Having said that, for me, it’s not about medals or competing against objective measurements but a more subjective competition with myself.
The joy of finishing the Kerry Way ultramarathon wasn’t receiving the wooden medal at the finish line but proving to myself that I could overcome the pain and suffering to complete such an event.
Weight is one of the most talked about topics today. The perception of an “ideal” body weight (IBW), is often based on what is promoted through the media. TV, movies, magazines, advertisements have us chasing after a weight that is only based on the perception of what a desirable weight is. This perception has changed considerably over the last century.
But there is a less frivolous side to a desirable weight. The notion of an ideal body weight (IBW) was originally introduced to estimate dosages for medical use, where the metabolism of certain drugs is more based on IBW than it is on total body weight. Insurance company actuaries then refined its use to estimate life expectancy for life insurance policies. Today, IBW is widely used in medicine, healthy weight recommendations, and throughout sports.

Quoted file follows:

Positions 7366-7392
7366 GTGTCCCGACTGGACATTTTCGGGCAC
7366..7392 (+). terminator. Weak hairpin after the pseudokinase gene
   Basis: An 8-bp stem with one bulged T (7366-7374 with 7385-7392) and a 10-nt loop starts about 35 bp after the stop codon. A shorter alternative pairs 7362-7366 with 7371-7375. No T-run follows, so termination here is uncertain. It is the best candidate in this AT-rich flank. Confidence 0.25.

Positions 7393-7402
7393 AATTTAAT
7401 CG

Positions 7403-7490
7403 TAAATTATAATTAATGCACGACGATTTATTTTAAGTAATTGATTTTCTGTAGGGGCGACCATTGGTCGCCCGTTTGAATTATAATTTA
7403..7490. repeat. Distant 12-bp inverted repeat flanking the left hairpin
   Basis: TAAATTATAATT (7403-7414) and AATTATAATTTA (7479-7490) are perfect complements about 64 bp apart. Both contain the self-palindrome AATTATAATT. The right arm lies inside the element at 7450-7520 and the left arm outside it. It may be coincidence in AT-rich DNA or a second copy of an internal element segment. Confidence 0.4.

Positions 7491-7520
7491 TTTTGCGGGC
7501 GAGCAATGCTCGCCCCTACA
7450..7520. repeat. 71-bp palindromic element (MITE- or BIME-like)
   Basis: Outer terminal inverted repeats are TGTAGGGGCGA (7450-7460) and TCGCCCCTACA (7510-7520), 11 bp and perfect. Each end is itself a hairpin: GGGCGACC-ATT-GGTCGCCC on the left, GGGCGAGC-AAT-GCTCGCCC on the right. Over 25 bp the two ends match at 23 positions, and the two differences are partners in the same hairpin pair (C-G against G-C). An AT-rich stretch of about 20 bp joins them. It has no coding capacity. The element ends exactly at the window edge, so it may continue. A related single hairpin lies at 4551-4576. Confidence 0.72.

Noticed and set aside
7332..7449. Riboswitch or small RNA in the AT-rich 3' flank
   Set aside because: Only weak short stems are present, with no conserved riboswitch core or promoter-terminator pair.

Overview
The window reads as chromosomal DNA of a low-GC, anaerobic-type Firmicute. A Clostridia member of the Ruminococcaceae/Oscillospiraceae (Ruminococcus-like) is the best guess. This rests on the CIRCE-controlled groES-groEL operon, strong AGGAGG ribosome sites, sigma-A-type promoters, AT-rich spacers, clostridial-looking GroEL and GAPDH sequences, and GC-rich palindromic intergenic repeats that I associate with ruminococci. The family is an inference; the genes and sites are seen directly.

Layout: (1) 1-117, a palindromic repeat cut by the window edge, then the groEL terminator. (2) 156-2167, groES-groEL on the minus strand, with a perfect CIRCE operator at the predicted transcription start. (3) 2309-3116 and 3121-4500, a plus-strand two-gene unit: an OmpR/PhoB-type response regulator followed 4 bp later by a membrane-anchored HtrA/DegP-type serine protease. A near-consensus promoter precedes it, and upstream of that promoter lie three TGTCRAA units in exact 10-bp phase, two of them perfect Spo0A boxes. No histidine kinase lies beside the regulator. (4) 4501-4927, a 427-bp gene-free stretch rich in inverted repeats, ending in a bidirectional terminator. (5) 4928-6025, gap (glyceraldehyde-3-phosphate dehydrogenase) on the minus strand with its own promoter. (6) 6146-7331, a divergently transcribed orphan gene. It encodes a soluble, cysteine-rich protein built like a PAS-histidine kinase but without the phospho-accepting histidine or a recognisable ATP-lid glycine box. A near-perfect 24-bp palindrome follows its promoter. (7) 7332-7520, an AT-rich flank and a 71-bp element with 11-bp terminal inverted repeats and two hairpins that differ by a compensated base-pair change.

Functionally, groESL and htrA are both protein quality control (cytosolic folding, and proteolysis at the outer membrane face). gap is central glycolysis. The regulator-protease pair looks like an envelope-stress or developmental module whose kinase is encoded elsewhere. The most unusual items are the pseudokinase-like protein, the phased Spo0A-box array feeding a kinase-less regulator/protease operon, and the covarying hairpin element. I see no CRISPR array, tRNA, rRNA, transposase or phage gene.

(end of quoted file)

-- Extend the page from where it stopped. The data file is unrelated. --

A person’s weight is highly individual and not an exact science. There is no measure that can definitively state how much a person should weigh to be healthy and it’s much more important to make healthy life choices such as regular exercise, eating a variety of healthy foods, getting enough sleep, and reducing stress.
Having said that, it is still useful to find a recommendation on an ideal body weight that is based on available data.
The gold standard today for measuring “normal” body weight is the BMI Index. This is the calculation promoted by the WHO.
However, when I plug my height into this equation, the first thing that I notice is the size of the range. The BMI index is showing a normal healthy weight range of 20 kg. Really? My weight can go up or down by 20 kg and still be normal.
I’ve been tracking my weight with some health biomarkers, such as cholesterol and blood pressure for years. From these observations, for myself at least, I have found the BMI index to be very misleading. My biomarkers only start moving into their normal range at a weight below 78.8 kg, which is about four kilograms lower than where the BMI index is telling me that I am at a normal healthy weight. But it is not until my weight drops below 76.5 kg, that all the tracked biomarkers come into the normal healthy range, which is a full six kilogram below the BMI recommendation.